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Champagne: A Bubbly Buying Guide

Shopping for Champagne fills me with embarrassment.

Every year, I promise myself I’ll swear off the stuff. There are, after all, dozens of other sparkling wine types available in Paris, all arguably better bargains than the world’s most famous wine. For along with Champagne’s uniquely chiseled acidity and grace, we pay for the fame, the name Champagne. And to find a broad selection of what I’d call serious Champagne – upper-tier cuvées from independent grower-producers, rather than the predictable, cola-like entry-level bottles of the big houses – I’m often obliged to patronise the Paris wine shops I otherwise avoid.

I mean Paris’ ancient, famous, entrenched wine retailers, the ones that have the liquidity and the space to stock pallets of costly Champagne. These are, not coincidentally, wine shops that maintain a large and well-heeled customer base, against whom new clients are often measured and found wanting, especially during the busy holiday season. There you are, trying to drop what is, for you, some serious cash, and you’re stuck with a junior clerk, or abandoned entirely. It can be an alienating experience. At worst, you feel like the anti-hero of Hungarian writer Laszlo Krasznahorkai’s 1985 novel Satantango: a collaborator with a corrupt regime whose most galling insult, finally, is to make clear that it does not need your collaboration. At best, I merely ask myself: why was this luxury purchase no fun?

The good news is, it doesn’t have to be this way. Paris contains a handful of genuine Champagne havens – independent wine shops who offer both a broad selection of the best domaines and a warm, personalised shopping experience. I find the latter is just the thing to take the sting out of the cost of the former.

Paris’ Champagne Havens

Julhès Paris


Address: 54 rue du Faubourg Saint-Denis, 75010

The energetic and unfailingly good-natured Nicolas Julhès is at the helm of this 10ème arrondissement épiciere-fromagerie-boulangerie-caviste mini-empire, which offers, in addition to fresh bread, ripened cheese, and a staggering array of fine spirits, one of Paris’ deepest, least dogmatic Champagne selections. The prestige cuvées of major houses are stocked beside the cult-favorite underdogs. It’s well worth chatting with staff before choosing, as only a fraction of Julhès’ stock is on display at any given time. Certain cuvées, like Mumm’s prestige bottling “Cuvée R. Lalou,” are put on sale only after 5 years’ bottle age in the shops cellars. Delivery within Paris is available.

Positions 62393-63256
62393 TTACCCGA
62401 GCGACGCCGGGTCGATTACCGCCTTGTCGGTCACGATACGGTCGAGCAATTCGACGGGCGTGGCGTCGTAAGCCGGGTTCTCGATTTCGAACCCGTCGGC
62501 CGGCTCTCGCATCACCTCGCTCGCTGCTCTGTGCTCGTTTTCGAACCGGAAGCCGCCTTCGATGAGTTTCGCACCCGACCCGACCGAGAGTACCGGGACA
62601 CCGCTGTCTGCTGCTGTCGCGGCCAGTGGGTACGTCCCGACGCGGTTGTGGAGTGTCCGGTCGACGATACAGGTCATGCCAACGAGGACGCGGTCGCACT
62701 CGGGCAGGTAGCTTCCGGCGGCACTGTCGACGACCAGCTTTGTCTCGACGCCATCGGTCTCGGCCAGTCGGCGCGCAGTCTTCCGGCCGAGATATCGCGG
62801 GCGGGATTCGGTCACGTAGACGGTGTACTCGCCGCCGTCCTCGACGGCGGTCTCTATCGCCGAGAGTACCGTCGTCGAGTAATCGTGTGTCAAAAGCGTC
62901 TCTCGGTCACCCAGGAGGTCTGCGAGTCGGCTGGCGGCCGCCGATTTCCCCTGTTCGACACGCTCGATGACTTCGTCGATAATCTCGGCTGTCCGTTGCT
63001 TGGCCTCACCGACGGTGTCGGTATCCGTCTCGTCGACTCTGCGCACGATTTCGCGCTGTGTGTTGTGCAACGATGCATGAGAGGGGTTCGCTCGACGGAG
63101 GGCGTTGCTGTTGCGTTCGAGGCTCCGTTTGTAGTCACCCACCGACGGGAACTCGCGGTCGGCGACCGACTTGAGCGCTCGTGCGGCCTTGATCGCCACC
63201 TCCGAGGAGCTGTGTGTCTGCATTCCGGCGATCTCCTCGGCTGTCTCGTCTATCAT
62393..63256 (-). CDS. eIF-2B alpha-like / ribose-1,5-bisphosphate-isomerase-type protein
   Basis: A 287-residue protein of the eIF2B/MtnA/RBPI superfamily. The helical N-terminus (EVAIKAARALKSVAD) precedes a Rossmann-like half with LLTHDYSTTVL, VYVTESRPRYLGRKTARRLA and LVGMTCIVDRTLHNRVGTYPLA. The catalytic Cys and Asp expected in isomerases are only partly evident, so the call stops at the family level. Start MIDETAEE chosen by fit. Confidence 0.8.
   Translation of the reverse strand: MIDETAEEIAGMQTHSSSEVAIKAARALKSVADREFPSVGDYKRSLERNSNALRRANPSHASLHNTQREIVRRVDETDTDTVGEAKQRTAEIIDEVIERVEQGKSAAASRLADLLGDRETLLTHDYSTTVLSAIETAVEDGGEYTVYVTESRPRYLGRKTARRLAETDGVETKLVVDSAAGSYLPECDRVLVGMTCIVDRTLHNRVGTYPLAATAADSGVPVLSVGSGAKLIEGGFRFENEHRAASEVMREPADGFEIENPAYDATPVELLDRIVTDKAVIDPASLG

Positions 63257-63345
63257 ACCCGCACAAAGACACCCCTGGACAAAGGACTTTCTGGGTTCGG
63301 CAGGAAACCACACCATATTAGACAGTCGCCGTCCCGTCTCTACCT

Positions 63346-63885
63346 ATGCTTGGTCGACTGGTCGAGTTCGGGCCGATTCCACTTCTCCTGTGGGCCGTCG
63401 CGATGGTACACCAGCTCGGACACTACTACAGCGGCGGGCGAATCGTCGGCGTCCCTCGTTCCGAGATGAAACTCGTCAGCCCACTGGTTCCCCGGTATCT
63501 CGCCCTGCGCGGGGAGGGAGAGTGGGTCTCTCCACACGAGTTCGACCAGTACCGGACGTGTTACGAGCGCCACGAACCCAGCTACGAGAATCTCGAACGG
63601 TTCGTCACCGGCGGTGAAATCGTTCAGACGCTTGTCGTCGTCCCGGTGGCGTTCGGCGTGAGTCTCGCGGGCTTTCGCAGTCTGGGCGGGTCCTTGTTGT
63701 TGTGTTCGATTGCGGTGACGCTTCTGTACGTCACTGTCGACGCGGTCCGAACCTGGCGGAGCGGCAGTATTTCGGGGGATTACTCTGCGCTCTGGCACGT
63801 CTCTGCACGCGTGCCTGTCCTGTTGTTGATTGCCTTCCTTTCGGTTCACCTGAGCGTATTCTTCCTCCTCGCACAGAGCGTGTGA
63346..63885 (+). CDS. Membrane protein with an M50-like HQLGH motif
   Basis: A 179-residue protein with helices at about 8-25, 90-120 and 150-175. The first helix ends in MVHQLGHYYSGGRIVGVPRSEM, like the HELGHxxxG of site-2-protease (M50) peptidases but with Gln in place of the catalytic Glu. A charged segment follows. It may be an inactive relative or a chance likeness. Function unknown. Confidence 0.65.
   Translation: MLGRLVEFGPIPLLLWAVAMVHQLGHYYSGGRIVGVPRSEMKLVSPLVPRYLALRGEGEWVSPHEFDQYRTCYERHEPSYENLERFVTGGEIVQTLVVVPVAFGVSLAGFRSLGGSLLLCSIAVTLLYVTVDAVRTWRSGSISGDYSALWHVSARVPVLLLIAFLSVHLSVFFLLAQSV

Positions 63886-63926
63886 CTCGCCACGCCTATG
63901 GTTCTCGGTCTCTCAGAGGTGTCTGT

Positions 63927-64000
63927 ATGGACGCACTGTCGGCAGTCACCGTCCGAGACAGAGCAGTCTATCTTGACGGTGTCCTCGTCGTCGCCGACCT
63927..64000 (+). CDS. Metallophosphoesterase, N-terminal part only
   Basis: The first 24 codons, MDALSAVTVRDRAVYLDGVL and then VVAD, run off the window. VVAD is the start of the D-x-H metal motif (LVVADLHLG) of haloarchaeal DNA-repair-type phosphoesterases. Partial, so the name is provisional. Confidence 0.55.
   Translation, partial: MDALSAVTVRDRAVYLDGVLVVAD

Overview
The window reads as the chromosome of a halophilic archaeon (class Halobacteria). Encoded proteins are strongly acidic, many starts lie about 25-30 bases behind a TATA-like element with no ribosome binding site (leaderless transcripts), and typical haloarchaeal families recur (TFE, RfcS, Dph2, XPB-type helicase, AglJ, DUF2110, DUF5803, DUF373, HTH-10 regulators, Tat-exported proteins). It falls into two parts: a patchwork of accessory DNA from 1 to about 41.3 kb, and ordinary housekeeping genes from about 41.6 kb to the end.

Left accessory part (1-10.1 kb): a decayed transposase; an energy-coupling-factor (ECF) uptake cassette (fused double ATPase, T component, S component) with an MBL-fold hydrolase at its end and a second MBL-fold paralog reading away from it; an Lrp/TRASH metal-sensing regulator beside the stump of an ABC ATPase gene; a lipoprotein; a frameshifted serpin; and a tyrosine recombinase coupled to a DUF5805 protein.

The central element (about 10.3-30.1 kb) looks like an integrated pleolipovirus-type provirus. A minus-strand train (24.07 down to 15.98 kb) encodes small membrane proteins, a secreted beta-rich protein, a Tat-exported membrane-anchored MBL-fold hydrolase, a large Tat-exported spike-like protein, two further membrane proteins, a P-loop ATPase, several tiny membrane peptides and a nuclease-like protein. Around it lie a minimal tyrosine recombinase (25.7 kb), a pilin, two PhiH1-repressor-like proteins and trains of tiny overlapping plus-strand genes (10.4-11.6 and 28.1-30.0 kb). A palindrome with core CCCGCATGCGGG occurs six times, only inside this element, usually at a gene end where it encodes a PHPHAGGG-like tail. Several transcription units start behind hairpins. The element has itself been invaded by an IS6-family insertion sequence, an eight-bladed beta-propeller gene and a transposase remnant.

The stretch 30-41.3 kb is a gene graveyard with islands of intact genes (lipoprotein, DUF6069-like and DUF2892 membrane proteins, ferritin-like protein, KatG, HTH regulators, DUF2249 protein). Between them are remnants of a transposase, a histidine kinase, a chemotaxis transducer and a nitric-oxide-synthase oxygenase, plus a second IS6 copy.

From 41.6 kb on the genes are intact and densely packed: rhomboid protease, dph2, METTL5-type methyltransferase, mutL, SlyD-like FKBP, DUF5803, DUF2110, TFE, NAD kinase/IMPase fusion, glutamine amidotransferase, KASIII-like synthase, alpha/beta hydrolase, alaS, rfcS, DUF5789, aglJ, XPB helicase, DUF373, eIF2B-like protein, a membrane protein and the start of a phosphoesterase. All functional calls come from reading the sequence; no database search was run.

New Year’s Eve Pick: Domaine Jacques Lassaigne – “Les Vignes de Montegueux” NV for 31.50€ (second bottle from left)

Emmanuel Lassaigne’s entry-level bottling is a blanc de blancs (i.e. 100% Chardonnay) from the town of Montgueux in the Aube. He uses no sulfur treatment in his chalk-soiled vines, and none during vinification, and adds no dosage after disgorgement. He favors long, cool, slow fermentation. The result is a piercing, pure-fruited and vividly mineral Champagne, as delicious with a meal as by itself. There is no better bargain in the world of Champagne – but it doesn’t taste like one.

La Dernière Goutte


Address: 6 rue Bourbon le Chateau, 75006

La Dernière Goutte owner Juan Sanchez has over twenty years’ experience in the Paris wine scene, and his wine shop remains a model of good taste and good business. Good taste: the overall selection is an unimpeachable balance between classic domaines and the natural wine vanguard, and the Champagne selection in particular is a veritable index of small-production, terroir-driven producers. Good business: La Dernière Goute delivers, ships overseas, and its bilingual staff are never less than helpful and well-informed.